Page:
A half hour into the gubernatorial debate held on October 10, pitting Democratic candidate Phil Murphy against Republican candidate Kim Guadagno, my moment finally arrived. I had been invited to pose a question to the candidates, and my anticipation had been building—not for a matter of hours but for weeks. Waiting my turn, I had had plenty of time to be besieged by the usual stuff. What if my tie is messed up? How does my hair look? Are my lips chapped? I just wanted to look good for the people watching on television at home.

Then, under the dramatic stage lights of the majestic Prudential Hall within the New Jersey Performing Arts Center (NJPAC) in Newark, I heard the voice of moderator Jim Gardner of ABC News in Philadelphia, who was co-moderating the debate with Toni Yates of ABC News in New York, summon my name. “Our next question comes from a Rutgers University student. His name is Chinedu Onyemaobi, and he has a question for Ms. Guadagno.”

“As a student graduating in May,” I began, speaking into the microphone positioned stage right, “many of my fellow students are concerned about employment opportunities. This state has a history of students leaving New Jersey …”

Democrat Phil Murphy and Republican Kim Guadagno


Rutgers was one of several sponsors of the first gubernatorial debate, featuring Democrat Phil Murphy and Republican Kim Guadagno. Jim Gardner and Toni Yates of ABC News served as moderators.

Julio Cortez

“I can’t hear the question.” I looked up to see candidate Guadagno with a confused expression. “Sorry, I don’t want to be rude.” Casting her gaze to the audience behind me, she asked: “Are you having a hard time hearing the question?”

I thought: “There’s no way this is happening right now.” I didn’t know what to do. I looked around to see if anyone would direct me.

“All right, Chinedu,” said Gardner, “why don’t you just walk right up …”

I made my way to the candidates as gentle laughter filled the hall.

“Come a little closer,” said candidate Guadagno as I approached her side. “I’m all right; I don’t bite. There you go. How are you?”

“Just do what you have to do,” said Gardner.

And so I did, speaking in the general direction of the tiny microphone attached to Guadagno’s white jacket. I again asked what the candidates intended to do to keep graduating college students from leaving the state to find better-paying jobs.

As the host of several programs for WRNU, the radio station for Rutgers University–Newark, where I am a senior, I was certainly familiar with the sound of my own voice. Still, it sounded a register lower, perhaps in recognition of this important occasion. The event, one of the debates scheduled before Election Day on November 7, was previewing one of only two gubernatorial elections nationwide. Would they be a bellwether for voter sentiment going into the 2018 midterm congressional elections?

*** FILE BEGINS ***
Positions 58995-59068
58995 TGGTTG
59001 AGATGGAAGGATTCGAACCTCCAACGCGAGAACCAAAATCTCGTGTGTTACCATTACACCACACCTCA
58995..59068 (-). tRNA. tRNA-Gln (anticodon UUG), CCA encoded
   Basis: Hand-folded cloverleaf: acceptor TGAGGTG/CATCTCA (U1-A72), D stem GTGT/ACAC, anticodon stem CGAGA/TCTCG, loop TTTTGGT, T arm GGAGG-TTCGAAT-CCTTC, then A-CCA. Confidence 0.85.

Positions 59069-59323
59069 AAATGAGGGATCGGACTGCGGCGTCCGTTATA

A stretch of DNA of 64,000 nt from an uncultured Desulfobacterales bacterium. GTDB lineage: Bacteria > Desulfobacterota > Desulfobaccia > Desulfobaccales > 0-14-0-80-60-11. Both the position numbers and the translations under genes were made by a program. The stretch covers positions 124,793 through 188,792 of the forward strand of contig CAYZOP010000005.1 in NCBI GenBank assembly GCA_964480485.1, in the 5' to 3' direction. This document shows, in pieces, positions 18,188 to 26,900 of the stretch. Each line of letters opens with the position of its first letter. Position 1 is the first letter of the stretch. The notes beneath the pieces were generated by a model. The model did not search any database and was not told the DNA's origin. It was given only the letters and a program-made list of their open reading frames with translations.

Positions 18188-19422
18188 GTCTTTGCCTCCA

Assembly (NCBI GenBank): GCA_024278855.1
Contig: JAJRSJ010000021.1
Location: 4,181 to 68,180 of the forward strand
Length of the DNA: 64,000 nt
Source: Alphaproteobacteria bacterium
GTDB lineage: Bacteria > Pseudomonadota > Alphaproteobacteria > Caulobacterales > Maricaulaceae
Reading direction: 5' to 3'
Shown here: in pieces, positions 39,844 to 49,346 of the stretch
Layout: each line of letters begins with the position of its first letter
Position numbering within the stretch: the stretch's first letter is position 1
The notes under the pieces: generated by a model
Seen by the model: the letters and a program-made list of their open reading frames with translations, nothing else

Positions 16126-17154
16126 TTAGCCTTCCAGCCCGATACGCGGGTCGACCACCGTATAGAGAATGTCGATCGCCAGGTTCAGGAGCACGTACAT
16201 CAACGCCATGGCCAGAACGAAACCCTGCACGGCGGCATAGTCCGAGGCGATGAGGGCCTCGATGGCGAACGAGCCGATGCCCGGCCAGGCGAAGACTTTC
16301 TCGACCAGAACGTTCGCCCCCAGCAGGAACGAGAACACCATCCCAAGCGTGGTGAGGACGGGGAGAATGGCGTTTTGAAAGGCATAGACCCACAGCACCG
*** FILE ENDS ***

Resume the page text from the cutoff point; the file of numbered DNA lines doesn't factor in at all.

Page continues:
The candidates took their turns replying to my question, which they both complimented me on. In my mind, I gave them a C+ for their answers: I wanted them to expand on how they would make school affordable and help students find better-paying employment. They both talked about cutting taxes.

The one-hour debate was broadcast on television and radio and streamed on social media. Rutgers—one of the event’s several sponsors—held campus watch parties throughout the university for students’ benefit and, during the week leading up to the debate, ran daily stories on Rutgers Today, the university’s news service, enlisting experts throughout Rutgers to comment on the key issues facing New Jersey. The candidates were asked about property-tax relief, the impact of the Trump administration’s proposed tax cuts, funding the state pension system, repairing infrastructure and mass transit, gun violence, voter trust in the candidates, legalization of marijuana, and climate change.

Despite the microphone malfunction as I asked my question, the experience was thrilling. I have always enjoyed the spotlight, and my moment at the gubernatorial debate was a great follow-up to my summer experience serving as a Media Fellow at WBGO/Newark Public Radio, the National Public Radio affiliate that’s considered the best in jazz radio. There, I had really honed my journalism chops and further developed my on-air skills, coupled with writing and producing news features.

I had made the most of this opportunity, something heavily emphasized at Rutgers–Newark’s Honors Living-Learning Community, which I am part of and where half the students come from Newark and two-thirds from greater Newark. The curriculum champions the theme of “Local Citizenship in a Global World”; indeed, New Jersey looks a lot like the world today, a multicultural tapestry of humanity.

What the next governor does could serve as an example of how other governors and politicians nationwide can find answers to complicated questions. I am grateful that I had the opportunity to ask one of them, even if I had to ask it twice. •